Yet despite these calls for innovation within Rhetoric and Composition studies, mainstream understanding thereof has largely retained Eurocentricity in scope and scholarship. When asked where the terminologies and practices of design fit in the African American rhetorical tradition, the origins and foundation of scholarship are not so transparent. This is because the practices of composing and design in the African American rhetorical tradition do not follow the same rules. Design principles in this tradition are cultural, historical, and politically situated. They have been embedded in artwork, landscapes and architecture, educational systems, and technical documents – to name a few.
Drawing from our past, the communicative practices of Black people seen through protests and Black publications speak to a kind of Black aesthetic in designing media, and other literacies. It encompasses an authenticity to one’s true self that pushes against the oppressive and systemic racism that would otherwise attempt to silence the Black artist. These conversely, help us begin to forge a working definition of design and multimodality. Consider, for example, the importance of the Black publication to the BCM. As part of their initial set of proposals at SFSC, Black students called for an academic journal that later became the influential Journal of Black Studies (Biondi, 2012, p. 69). Leroy Bennett, editor of Ebony, emerged a prominent supporter of the student protesters at the University of Chicago, telling them that “black power is the only alternative to disaster in this country” (Rojas, 2007, p. 96.) Other publications, such as the Crane Junior High’s Phoenix “became a fount of creativity and gave students space to explore and debate new cultural and political ideas” (Biondi, 2012, p. 103).
Away from the written platform, the BCM was aesthetically punctuated by Afros, Dashikis and the hoisting of the Pan-African flag, as was done by students at Southern University in New Orleans after they had taken down the American flag. These rhetorical and aesthetic choices are echoed in the call of the New London Group. which also puts in conversation design and meaning making practices, saying: “[in design] we are both inheritors of patterns and conventions of meaning and at the same time active designers of meaning. And, as designers of meaning, we are designers of social futures – workplace futures, public futures, and community futures” (NLG, 1996, p. 65). The BCM was, indeed, actively designing meaning and social futures and foregrounds what many literary artists of the past have called “The Black Aesthetic.”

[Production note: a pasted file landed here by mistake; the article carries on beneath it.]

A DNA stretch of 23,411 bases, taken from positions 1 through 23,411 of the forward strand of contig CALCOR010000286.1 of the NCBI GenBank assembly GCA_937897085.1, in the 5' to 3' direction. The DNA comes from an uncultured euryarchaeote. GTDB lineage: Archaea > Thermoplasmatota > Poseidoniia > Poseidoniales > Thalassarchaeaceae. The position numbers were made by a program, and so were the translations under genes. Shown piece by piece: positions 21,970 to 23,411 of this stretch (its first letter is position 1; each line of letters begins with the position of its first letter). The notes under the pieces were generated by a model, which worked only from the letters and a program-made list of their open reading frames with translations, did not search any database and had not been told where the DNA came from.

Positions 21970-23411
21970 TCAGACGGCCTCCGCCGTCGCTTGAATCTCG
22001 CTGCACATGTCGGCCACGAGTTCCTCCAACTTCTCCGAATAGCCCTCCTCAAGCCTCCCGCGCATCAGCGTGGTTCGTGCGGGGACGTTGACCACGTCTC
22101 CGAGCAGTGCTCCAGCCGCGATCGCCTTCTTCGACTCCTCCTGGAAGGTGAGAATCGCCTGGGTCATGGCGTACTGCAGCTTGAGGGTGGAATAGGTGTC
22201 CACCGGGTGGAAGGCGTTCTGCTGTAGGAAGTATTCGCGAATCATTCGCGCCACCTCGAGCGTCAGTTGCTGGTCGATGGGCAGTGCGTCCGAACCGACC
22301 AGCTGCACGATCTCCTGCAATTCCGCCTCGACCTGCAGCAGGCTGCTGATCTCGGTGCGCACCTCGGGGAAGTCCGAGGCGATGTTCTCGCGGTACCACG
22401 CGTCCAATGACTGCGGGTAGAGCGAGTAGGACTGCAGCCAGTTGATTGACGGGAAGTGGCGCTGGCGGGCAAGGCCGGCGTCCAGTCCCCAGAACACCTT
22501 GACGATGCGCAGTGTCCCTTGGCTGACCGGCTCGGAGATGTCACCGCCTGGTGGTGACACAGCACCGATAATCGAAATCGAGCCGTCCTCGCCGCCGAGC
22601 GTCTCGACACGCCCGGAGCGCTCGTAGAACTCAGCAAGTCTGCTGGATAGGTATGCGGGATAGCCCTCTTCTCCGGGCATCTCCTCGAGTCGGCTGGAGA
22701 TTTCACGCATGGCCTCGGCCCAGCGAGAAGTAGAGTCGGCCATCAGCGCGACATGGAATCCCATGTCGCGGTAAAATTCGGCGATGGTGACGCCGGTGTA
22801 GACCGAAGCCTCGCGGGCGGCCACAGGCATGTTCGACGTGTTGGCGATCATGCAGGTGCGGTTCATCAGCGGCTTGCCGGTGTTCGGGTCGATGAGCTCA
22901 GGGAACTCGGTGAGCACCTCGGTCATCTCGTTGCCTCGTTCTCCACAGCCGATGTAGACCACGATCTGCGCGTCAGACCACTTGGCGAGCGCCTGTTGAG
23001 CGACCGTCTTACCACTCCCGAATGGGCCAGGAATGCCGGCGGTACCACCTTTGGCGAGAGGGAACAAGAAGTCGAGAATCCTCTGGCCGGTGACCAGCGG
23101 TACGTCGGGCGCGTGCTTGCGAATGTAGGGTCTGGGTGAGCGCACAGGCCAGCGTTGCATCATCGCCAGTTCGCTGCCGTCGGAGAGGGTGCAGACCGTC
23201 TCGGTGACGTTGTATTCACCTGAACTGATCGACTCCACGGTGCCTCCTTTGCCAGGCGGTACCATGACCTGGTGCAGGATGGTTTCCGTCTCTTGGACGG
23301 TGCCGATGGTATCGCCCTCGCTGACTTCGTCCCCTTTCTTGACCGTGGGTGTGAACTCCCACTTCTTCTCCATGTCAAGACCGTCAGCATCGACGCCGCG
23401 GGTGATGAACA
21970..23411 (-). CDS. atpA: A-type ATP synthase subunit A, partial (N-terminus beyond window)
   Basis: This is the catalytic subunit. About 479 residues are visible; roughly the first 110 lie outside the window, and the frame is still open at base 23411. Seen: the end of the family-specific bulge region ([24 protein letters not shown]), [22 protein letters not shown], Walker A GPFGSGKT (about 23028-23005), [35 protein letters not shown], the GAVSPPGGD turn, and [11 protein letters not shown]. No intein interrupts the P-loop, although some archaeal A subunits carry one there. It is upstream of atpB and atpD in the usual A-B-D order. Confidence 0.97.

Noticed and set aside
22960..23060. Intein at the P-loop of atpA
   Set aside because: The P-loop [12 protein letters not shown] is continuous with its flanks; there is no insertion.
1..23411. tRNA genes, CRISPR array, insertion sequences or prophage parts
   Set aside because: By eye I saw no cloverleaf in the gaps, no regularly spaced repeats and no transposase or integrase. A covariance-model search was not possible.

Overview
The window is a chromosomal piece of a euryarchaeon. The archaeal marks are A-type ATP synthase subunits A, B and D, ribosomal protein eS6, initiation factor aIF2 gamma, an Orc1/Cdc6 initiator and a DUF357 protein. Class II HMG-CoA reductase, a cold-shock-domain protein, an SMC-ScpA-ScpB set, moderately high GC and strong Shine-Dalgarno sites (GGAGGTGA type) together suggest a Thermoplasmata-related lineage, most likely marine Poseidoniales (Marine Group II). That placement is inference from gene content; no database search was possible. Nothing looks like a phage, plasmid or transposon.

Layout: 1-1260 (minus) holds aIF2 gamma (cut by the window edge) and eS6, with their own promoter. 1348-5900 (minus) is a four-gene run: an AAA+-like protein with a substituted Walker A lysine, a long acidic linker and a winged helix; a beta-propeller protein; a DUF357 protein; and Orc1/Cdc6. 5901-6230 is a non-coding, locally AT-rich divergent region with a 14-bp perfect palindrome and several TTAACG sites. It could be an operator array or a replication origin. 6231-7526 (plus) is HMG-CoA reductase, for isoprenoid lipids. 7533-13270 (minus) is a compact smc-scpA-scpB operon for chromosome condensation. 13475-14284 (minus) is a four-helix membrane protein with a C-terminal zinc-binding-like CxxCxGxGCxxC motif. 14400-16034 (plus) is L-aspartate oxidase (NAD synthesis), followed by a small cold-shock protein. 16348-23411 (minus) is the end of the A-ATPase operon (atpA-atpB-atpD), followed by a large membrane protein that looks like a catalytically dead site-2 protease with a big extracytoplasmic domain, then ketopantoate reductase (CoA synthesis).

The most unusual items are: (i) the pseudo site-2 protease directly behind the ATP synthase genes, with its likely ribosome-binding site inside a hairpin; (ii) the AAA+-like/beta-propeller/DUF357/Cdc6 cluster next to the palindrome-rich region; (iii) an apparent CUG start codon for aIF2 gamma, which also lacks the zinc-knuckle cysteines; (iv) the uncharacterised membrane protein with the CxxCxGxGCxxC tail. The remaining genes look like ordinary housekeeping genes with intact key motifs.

The Black Aesthetic Before the Digital
In pushing against oppressive and systemic racism, one of the earliest noted definitions of African American design in the United States can be traced back to the Black artists during the Harlem Renaissance. The Harlem Renaissance began in the early 1920s and lasting until the 1930s was the first of its kind. Emerging as “The New Negro Movement,” according to Addison Gayle (1971), “the purpose of this movement was to “identify and articulate a community consciousness rather than overthrow existing institutions. The group initiative was to be a dynamic “force for making the world aware of the cultural contributions of Black artists in modern art” (p. 12). Major themes in this movement attempted to portray what this “New America” looked like for Blacks. Inspired greatly from past struggle and oppression, the artist work we see emerge during this time period moved towards establishing a new identity for Blacks. There were however, many artists who did not stray away from addressing the perils in America, most prominently seen in Langston Hughes (1926) essay, “The Negro Artist and The Racial Mountain,” in which he discusses the importance of self-identification as a Black artist early on when he said:
One of the most promising of the young Negro poets said to me once, “I want to be a poet–not a Negro poet,” meaning, I believe, “I want to write like a white poet”; meaning subconsciously, “I would like to be a white poet”; meaning behind that, “I would like to be white.” And I was sorry the young man said that, for no great poet has ever been afraid of being himself (p. 692).
Similarly, W.E.B Du Bois (1926) said in his prolific speech “The Criteria of Negro Art,”
…all art is propaganda and ever must be, despite the wailing of the purists. I stand in utter shamelessness and say that whatever art I have for writing has been used always for propaganda for gaining the right of black folk to love and enjoy. I do not care a damn for any art that is not used for propaganda.
Amiri Baraka, writer and pioneer of the Black Arts Movement, shared similar views with W.E.B Du Bois towards Black artists. In Baraka’s poem “Black Art” (1987) he begins by defining art as an expression of life that reflects the values of the artists derived from the traditional school. As a writer, Baraka was most well known for being involved in the writing of plays, so he positions Black dramas as an expression of art. He quickly distinguishes Black art from European art saying “European art suggests European life. It is a manifestation of European values.” Asserting the association between art and life early in the poem helps situate the remainder of the poem that proclaims the effects of colonization on Black culture.